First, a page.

Virtual Reality Therapy Could Benefit Victims of Haiti Earthquake

Cyberpsychology is the study of the human mind and behavior in the context of human-technology interaction. Computer-mediated forms of counseling include e-mails or chats online with a therapist; however cyberpsychology is not limited to the use of internet technology as it also includes cyborgs, artificial intelligence, and virtual reality. This type of therapy can be used to treat various types of mental illness including Post Traumatic Stress Disorder.

PTSD is common in soldiers returning from combat duty, victims of sexual or physical assault and survivors of imprisonment or hostage situations. It is also common among individual that have experienced acts of terrorism, accidents or natural disasters and those diagnosed with a life-threatening illness. Conventional approaches to treat PTSD include antidepressant medication and psychotherapy; however recovery rates are far from acceptable.

“Exposure therapy has been recognized as a highly promising method for treating patients with PTSD. Rather than relying on patients’ visualization skills to ‘relive’ the traumatic experience, technological strategies such as virtual meditation(VR) provide a controlled environment in which patients can experience a situation or scenario while learning to cope with their emotional responses.”

When natural disasters occur relief efforts typically focus on immediate needs, such food, clothing, shelter, first aid, emotional support and family reunification. Treatment of ongoing mental health should play a vital role in the response. The implementation of this type of tool could have major benefits for mass casualty survivors.

In Haiti, for instance, individuals are experiencing major losses that will affect them for years to come. The loss of loved ones, displacement, medical injuries and material loss are all psychologically devastating. In addition, the victims of this tragedy are likely to be disturbed by memories of the trauma and experience flashbacks of mass graves and friends, neighbours, and even family members burned or trapped under collapsed buildings. Furthermore, the destroyed buildings and homes, and the absence of family members will continue to serve as traumatic reminders.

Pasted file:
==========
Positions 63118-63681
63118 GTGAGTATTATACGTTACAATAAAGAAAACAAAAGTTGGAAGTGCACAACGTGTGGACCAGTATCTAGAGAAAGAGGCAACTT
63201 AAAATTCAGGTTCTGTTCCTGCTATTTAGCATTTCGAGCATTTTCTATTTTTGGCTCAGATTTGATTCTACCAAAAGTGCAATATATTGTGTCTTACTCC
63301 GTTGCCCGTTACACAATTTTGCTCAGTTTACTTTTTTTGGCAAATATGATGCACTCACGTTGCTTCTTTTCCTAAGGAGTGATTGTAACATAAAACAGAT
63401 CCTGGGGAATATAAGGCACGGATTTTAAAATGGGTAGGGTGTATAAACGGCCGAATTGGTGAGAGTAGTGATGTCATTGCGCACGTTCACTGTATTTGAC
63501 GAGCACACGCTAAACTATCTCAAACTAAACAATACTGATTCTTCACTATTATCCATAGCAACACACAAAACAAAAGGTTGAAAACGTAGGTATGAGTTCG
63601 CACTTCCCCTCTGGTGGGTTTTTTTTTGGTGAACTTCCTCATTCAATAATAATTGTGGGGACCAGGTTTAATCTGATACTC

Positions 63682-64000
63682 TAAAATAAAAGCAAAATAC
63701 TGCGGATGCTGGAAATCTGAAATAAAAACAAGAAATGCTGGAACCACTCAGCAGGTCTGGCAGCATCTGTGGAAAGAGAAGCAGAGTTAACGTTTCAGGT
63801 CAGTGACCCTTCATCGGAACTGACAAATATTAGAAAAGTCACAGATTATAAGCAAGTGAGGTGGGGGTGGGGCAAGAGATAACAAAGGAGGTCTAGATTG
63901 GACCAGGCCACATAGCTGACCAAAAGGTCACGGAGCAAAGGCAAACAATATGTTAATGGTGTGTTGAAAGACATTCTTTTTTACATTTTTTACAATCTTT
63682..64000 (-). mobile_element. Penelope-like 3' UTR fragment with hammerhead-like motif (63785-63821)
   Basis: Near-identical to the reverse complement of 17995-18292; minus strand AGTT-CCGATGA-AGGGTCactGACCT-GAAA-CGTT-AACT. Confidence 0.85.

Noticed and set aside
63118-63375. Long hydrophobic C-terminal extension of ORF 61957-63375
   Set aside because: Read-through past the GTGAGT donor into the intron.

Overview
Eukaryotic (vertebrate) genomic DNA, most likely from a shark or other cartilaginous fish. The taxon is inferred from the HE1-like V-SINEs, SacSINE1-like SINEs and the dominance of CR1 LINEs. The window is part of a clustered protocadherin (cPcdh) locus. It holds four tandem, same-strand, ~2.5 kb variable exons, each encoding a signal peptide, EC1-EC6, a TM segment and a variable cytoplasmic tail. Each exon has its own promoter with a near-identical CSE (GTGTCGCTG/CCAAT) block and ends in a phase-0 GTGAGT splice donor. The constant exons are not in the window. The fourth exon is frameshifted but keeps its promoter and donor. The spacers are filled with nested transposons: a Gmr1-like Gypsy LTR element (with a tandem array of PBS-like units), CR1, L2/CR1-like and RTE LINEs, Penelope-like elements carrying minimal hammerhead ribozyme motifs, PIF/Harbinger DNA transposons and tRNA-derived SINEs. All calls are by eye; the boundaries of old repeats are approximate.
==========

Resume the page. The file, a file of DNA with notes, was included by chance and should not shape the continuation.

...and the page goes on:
“‘Empty situations’ posed by the sense of an absence of personal location, deprives the victim of a safe ‘holding environment’ so necessary for the recovery process. These secondary adversities caused by displacement function as a barrier to the effort required in ‘processing’ the trauma of personal loss.” Rebuilding the lost structure in their lives is necessary for recovery, however efforts cannot end there. Extended treatment is essential to full or near full recovery, therefore, funding should be applied to ongoing mental health treatment. Virtual reality treatment in safe clinical settings could be part of that effort.

Virtual reality treatment is not a quick fix. It consists of many sessions of gradual exposure and it is most often combined with cognitive behavioral therapy and anxiety management in order to cope with the recreation of the traumatic events. It is important to note that the virtual recreation consists only of certain aspects of the event and not the exact recreation of the event itself.

Evidently, time, money and effort of this type of approach far exceeds the efforts of distributing supplies, however success rates are far more important than quick and easy methods. Moreover, this type of therapy should really be considered for relief personnel as their mental health is also at risk from their experiences. Recovering from the effects of a natural disaster is a lengthy process and the treatment for its effects on mental health is an even lengthier one.